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Kotlin Heroes programming contest, round #2

Kotlin Heroes

We are excited to announce the second round of our Kotlin Heroes programming contest taking place on the Codeforces platform. JetBrains is working once again with Codeforces to promote Kotlin in the competitive programming community, as well as to give the Kotlin community a platform to compare and hone their algorithmic programming skills. We hope that any of you who entered our first round on the 22nd of May this year will join us again now you know what to expect and try to improve (or at least hold) your standing on the leaderboard.

You can see the standings from the first Kotlin heroes here, it was a closely fought contest. We would like to thank everyone for entering and submitting their answers and congratulate the top 3 winners Petr, ecnerwala, and abacabadabacaba on their incredible achievement, especially considering they were up against 4,500 other registrants from over 63 countries. We’d also like to give a shout out to tourist, for being the only other person who managed to solve every problem set.

Episode 2 of the Kotlin Heroes competition will be hosted again on Codeforces, this time on the 7th of September, 2019, at 14:35 UTC (17:35 MSK, 07:35 PDT, 22:35 CST). The contest will last 2,5 hours and will feature a set of problems designed for both beginners and seasoned competitive programmers alike. The top three winners will receive prizes of $512, $256, and $128, respectively. The top 50 contestants will win a Kotlin Heroes t-shirt and an exclusive Kotlin badge. Finally, every competitor who solves at least one problem will enter a draw for one of the 50 exclusive Kotlin Heroes t-shirts.

Join Kotlin Heroes!

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Kotlin 1.3.50 released

We’re happy to announce the release of Kotlin 1.3.50 today. In addition to the quality and tooling improvements, the main focus for this version has been on:

  • Designing a new Duration and Time Measurement API (available for preview).
  • Working on an improved Java-to-Kotlin converter.
  • Experimental generation of external declarations for npm dependencies in Gradle Kotlin/JS projects (using Dukat).
  • A separate plugin for debugging Kotlin/Native code in IntelliJ IDEA Ultimate.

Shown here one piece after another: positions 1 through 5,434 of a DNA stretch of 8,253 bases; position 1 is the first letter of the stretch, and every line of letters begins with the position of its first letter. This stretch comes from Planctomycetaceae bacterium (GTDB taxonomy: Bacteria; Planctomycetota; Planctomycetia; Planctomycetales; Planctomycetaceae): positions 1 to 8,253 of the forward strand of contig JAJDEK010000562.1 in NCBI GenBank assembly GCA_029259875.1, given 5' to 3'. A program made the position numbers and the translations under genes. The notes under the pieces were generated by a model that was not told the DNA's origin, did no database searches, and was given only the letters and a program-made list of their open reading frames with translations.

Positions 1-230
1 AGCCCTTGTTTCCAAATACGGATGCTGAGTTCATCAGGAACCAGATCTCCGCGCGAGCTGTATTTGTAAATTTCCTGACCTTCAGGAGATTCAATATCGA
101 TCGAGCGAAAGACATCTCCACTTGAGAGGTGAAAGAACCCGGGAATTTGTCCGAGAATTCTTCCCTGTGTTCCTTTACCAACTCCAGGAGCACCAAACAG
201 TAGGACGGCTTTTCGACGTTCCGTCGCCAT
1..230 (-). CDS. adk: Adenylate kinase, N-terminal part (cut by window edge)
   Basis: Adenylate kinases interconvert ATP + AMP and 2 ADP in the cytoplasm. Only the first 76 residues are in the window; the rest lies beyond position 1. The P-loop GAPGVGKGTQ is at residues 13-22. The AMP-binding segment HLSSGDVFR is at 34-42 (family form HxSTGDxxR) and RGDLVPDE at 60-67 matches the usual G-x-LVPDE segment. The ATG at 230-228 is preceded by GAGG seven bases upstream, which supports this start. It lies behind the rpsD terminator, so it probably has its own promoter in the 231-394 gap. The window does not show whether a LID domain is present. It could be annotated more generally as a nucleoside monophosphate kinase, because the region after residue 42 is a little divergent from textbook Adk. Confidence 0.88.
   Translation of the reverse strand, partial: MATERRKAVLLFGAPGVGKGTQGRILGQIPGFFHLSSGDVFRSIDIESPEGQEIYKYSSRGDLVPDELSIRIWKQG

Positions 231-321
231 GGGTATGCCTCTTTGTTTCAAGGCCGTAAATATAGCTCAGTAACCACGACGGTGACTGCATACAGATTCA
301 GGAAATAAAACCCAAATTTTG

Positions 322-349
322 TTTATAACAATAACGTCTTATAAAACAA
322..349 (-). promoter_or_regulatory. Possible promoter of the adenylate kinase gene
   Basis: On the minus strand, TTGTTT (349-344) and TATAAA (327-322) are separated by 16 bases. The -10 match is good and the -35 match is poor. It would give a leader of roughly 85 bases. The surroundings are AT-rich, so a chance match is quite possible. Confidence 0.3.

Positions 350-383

• Java compilation support in multiplatform projects.

You can find the complete list of changes in the change log. As always, we’d like to thank our external contributors. Now let’s dive into the details!

Null-check optimizations planned for Kotlin 1.4

As you probably know, Kotlin decreases the possibility of NullPointerExceptions by providing support for nullable types. However, because of interoperability with Java code, it’s impossible to avoid NPEs completely. To help developers better understand the source of a nullability problem if it occurs, Kotlin compiler throws different types of runtime exceptions with clear error messages instead of pure NPEs. It turned out that this approach has its disadvantages: it reduces possible null check optimizations that can be performed either by the Kotlin compiler or by various kinds of bytecode processing tools, such as the Android R8 optimizer.

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Kotlin wins Breakout Project of the Year award at OSCON ’19

Today at the O’Reilly Open Source Awards 2019, we were honored to hear that Kotlin has won the prestigious Breakout Project of the Year award, this award recognizes a project that has started “breaking out in a big way” over the past year, which we are really happy about. We want to say a massive thank you to O’Reilly OSCON for this recognition, but more importantly, we want to take a minute to thank the incredible Kotlin community who have brought the project to where it is today.

Since our first commit to the GitHub repository on the 7th of November, 2010, we have watched in awe as the open-source community has embraced the language and driven it forward with their contribution, support, and ideas which have gone into the language we are all very proud of.

There is still work to do, but as long as we have such an incredible community behind us we know we can make this language what it needs to be for developers. If you haven’t used Kotlin yet, we would love to have you try. Your contributions and feedback are what help us improve. Get involved in the evolution of the language and let’s see how far we can go together.

Again, to everyone who has helped make Kotlin the success it is today, thank you and have a nice Kotlin! :)

Posted in Uncategorized | 4 Comments

Kotlin 1.3.40 released

We’re happy to present the new release today, Kotlin 1.3.40. In addition to the quality and tooling improvements the main focus for this version has been on:

  • Gradle support for NPM, Yarn, and Webpack for Kotlin/JS
  • Test runner improvements for multiplatform projects
  • New type inference
  • Performance and interoperability improvements for Kotlin/Native

Also, new functions were added to the standard library in an experimental state.

You can find the complete list of changes in the change log. As always, we’re really grateful to our external contributors.

Let’s dive into the details!

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Posted in Releases | Tagged | 15 Comments